The second, more troubling, issue involves the Court’s tendency, in cases since
Roe, to embrace notions of “tradition” as a means of curtailing the potential
expansiveness of rights recognized under the Due Process Clause. As most of you
recognized, this trend is most prominently displayed in Bowers v. Hardwick, but can also be seen in the Michael H. case, a case in which Justice Scalia argued that constitutionally protected substantive rights under the Due Process Clause must be defined at their most specific, traditionally recognized level. As applied to this case, Justice Scalia’s approach might result in a relatively narrow description of the right to procreate, i.e. the right to bear children within the context of a monogamous, heterosexual marriage; in that case, the PFVA would be subject only to rational basis review.
Helen has several possible answers for Justice Scalia. First, Helen can point out
that the majority of the Court has never explicitly embraced Justice Scalia’s cramped approach to defining the scope of rights protected under the substantive Due Process Clause. Indeed, such an approach, while consistent with Bowers, would be almost impossible to reconcile with the contraception and abortion cases. Second, the absence of any clear tradition with respect to in vitro services for single women cuts both ways: while there may be no clear tradition establishing the right to obtain such services, there is also no clear tradition of preventing single women from obtaining such services - something that could not be said with respect to the tradition of criminalizing homosexual sodomy. Third, Helen might argue for a narrow reading of Bowers, noting the Court’s emphasis in that case on the absence of a connection between homosexual sodomy and “family, marriage or procreation”; in contrast, the connection between Helen’s ability to access in vitro services and her ability to bear children in both obvious and direct.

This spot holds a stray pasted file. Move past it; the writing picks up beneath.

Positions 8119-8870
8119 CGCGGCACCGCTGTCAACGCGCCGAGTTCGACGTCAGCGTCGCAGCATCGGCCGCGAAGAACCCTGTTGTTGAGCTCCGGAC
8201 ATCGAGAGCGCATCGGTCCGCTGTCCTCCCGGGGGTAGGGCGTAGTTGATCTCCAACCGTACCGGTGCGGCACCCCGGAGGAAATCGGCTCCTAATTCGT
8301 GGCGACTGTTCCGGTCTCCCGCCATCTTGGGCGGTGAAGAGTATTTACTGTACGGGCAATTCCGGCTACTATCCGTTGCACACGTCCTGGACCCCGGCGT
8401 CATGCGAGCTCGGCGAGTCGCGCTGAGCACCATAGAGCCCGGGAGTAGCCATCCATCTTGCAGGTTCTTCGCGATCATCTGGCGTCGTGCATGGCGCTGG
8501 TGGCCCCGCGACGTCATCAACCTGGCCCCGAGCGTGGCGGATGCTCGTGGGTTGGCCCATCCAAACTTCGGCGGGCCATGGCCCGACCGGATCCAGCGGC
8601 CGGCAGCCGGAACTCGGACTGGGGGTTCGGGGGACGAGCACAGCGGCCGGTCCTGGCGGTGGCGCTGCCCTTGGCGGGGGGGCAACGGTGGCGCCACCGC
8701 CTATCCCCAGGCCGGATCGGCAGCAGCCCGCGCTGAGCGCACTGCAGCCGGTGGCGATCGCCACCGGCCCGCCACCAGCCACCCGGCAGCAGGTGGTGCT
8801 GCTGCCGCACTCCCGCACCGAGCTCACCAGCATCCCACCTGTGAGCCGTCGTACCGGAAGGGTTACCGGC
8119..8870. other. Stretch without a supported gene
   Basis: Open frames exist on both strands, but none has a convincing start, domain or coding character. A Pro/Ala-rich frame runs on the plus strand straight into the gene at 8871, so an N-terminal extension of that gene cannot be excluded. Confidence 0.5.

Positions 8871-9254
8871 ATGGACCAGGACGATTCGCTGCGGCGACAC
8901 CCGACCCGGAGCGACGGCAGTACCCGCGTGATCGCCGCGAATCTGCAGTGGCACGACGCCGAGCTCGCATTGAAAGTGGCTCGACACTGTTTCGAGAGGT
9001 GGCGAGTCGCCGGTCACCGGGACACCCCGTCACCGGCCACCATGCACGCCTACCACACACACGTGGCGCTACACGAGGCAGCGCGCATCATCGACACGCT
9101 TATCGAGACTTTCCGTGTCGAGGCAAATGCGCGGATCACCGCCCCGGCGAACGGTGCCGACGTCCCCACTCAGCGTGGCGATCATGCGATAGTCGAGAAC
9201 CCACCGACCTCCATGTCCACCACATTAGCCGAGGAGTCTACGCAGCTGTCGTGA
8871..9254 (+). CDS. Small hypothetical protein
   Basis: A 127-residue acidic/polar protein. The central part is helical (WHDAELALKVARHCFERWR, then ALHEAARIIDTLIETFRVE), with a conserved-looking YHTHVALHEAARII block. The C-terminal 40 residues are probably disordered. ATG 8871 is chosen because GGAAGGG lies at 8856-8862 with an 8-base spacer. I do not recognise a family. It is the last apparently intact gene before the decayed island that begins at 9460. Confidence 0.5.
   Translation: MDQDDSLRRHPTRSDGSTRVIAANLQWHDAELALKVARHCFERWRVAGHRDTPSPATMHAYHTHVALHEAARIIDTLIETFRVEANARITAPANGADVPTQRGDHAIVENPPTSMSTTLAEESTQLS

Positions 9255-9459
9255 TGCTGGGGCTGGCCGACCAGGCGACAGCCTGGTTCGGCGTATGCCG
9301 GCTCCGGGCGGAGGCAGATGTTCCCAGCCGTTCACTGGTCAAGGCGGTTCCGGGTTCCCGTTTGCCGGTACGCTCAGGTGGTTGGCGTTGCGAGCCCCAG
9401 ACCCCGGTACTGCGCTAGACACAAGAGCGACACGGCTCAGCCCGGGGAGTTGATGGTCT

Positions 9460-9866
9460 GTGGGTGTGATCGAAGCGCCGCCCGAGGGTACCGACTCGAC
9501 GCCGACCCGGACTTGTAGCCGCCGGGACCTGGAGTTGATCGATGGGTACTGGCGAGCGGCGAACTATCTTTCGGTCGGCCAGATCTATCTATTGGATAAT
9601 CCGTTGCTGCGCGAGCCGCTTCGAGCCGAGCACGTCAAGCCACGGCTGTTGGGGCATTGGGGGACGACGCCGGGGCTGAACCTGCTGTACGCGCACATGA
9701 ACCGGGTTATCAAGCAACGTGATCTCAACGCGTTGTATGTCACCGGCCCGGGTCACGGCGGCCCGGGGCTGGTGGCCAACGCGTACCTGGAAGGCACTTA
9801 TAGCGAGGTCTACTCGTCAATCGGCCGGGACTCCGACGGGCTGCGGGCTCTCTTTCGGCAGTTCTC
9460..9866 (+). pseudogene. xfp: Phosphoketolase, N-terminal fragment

As applied to this case, Justice Scalia’s approach might lead to an extremely narrow description of the right asserted by Dolly. Indeed, Scalia might argue that cloning does not even qualify as “procreation” under a standard dictionary definition of the term (for what it’s worth, Webster’s Dictionary defines procreation as “to bring a living thing into existence by the natural process of reproduction.“) Given the recent vintage of cloning technology, it would be difficult to argue that a narrowly-defined “right to clone one’s self’ is “deeply rooted in the Nation’s history and traditions.” Moore. In the absence of any deeply rooted tradition, Scalia would argue, and in circumstances where the states exhibit no clear political consensus on the issue, the Court has no business minting a new “right” or “liberty interest” to protect, but should instead evaluate Futura’s
ban under rational basis review.
Whether a majority of the current Court would in fact embrace such a cramped
reading of the right to privacy/procreate cases is not entirely clear. On the one hand, a majority of the Court appears to reject Scalia’s approach in Casey. In that case, Justice O’Connor not only defends an activity that enjoyed a record of protection prior to Roe that was spotty at best, but also uses relatively expansive language to connect the abortion right with the contraception cases, indicating that these cases all “involve decisions concerning not only the meaning of procreation but also human responsibility and respect for it.”
Via the University of San Francisco’s Dorraine Zief Law Library, the New York Times has put Obama’s syllabus, exams and answer keys online:
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